When I graduated college with a fine arts degree in painting, I assumed that I would always have a studio and painting would be a regular part of my life. Spoiler: that’s not what happened.
Shortly after graduation, I moved across the country to pursue an unpaid internship at a museum in New York. The hours that I wasn’t putting in at the museum were being spent working the night shift at the front desk of a hotel. I tried to sketch in the little downtime I had, but without a dedicated studio space, I was unable to unpack the paints I’d shipped across the country. I stopped painting. I was working in the arts and I was surrounded by art all day; I still considered myself an artist. “This is just temporary,” I thought. I’d start painting and exhibiting again one day soon, when I had more time.
Nearly 10 years later, I’d accumulated a master’s degree in arts management and a career in arts education, and my paints continued to collect dust in the garage. In my day job I worked with artists and I talked about art all day long - but I’d stopped making art almost entirely. The time that I thought I would find never appeared. Could I still call myself an artist?
After discussing my dilemma with several colleagues who all juggled day jobs working in non-profit arts management with evening and weekend directing and acting gigs, and one co-worker who is so dedicated to her painting practice that she committed to waking up at 4 am several times a week to get in studio time before coming to work—I realized that the time I was waiting for would never come, I had to create it. I asked one colleague how many hours she spent each week on her creative practice outside of her job. She thought about it and said 15-20 hours. If she was managing 15-20 hours each week on top of a 40+ hour work week, surely I could manage a few too.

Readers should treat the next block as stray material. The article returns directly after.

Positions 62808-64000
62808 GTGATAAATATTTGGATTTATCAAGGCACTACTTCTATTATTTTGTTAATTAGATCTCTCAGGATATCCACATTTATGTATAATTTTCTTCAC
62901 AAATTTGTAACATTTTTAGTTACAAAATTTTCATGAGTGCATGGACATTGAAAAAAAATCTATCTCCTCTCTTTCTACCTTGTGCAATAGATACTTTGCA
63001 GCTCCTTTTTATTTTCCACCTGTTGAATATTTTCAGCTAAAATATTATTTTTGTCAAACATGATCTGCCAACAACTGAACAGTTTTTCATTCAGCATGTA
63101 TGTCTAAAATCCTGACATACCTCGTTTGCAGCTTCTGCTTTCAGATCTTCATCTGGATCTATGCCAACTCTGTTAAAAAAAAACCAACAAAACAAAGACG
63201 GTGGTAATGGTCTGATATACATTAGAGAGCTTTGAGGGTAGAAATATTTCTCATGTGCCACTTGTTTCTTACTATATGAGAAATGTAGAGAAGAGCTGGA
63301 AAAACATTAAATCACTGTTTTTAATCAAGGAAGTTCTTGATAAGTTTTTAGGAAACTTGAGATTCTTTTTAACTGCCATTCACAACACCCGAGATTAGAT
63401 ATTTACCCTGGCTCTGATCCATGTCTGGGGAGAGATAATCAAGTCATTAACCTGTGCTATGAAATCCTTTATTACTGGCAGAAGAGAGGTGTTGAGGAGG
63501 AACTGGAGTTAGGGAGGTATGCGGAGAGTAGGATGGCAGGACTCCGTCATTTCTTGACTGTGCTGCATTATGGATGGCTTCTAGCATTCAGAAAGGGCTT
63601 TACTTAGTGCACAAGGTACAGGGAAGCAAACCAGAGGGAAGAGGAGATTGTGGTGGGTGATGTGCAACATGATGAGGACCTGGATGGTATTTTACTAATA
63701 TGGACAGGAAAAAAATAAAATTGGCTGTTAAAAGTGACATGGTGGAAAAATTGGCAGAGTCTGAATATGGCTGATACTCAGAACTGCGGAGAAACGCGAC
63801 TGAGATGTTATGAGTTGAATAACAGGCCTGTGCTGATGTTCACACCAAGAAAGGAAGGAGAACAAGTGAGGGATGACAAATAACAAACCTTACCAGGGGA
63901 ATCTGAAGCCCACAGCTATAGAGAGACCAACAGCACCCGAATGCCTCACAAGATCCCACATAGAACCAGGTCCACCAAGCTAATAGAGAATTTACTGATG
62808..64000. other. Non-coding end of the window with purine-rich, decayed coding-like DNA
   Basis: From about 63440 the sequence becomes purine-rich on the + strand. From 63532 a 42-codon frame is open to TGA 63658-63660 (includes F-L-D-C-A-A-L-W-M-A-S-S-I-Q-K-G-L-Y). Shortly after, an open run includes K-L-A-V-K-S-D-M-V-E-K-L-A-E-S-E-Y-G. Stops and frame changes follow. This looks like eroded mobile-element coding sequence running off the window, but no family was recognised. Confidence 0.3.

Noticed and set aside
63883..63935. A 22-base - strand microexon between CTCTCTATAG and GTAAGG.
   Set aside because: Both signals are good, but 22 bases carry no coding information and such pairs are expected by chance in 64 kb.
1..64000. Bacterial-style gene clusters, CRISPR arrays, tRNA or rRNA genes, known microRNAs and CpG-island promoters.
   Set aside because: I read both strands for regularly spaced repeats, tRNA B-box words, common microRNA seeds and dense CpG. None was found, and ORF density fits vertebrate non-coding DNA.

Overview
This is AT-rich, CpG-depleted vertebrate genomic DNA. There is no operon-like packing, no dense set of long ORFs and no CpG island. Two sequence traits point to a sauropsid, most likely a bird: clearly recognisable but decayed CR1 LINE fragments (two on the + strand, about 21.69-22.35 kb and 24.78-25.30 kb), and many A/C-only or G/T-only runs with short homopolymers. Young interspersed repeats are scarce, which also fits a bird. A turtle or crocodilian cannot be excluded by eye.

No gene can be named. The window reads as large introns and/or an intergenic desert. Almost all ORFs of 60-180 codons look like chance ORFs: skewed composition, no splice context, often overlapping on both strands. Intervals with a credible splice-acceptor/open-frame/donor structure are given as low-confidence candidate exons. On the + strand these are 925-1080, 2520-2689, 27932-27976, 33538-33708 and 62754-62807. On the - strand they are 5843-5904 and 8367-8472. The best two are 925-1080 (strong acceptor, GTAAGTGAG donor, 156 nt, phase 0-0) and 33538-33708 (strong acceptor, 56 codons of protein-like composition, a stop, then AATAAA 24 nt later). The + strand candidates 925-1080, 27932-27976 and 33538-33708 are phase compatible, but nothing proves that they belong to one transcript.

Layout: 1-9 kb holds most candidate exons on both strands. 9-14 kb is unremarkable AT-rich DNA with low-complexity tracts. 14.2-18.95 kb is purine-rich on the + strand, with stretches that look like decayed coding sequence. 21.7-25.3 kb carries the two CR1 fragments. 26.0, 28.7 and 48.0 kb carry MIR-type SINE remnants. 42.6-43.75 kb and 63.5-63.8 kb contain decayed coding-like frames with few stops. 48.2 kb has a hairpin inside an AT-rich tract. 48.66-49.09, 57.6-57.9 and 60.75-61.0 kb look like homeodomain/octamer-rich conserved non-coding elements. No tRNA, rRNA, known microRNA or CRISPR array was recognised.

With the help of a professional development stipend from EAL/LA, I signed up for a ceramics class thinking that maybe I needed something to jumpstart the creative drive I’d lost. After the first class, I left the studio feeling energized. I’d missed not only the creative process itself, but the satisfaction of making something with my hands and the community of a shared studio space. From there things snowballed. I was at the studio several times a week and often put in long hours on the weekends. I’d found my flow again, and suddenly I had plenty of time for my creative practice.
I have a studio again. I have an arts practice again.
I’m still an artist.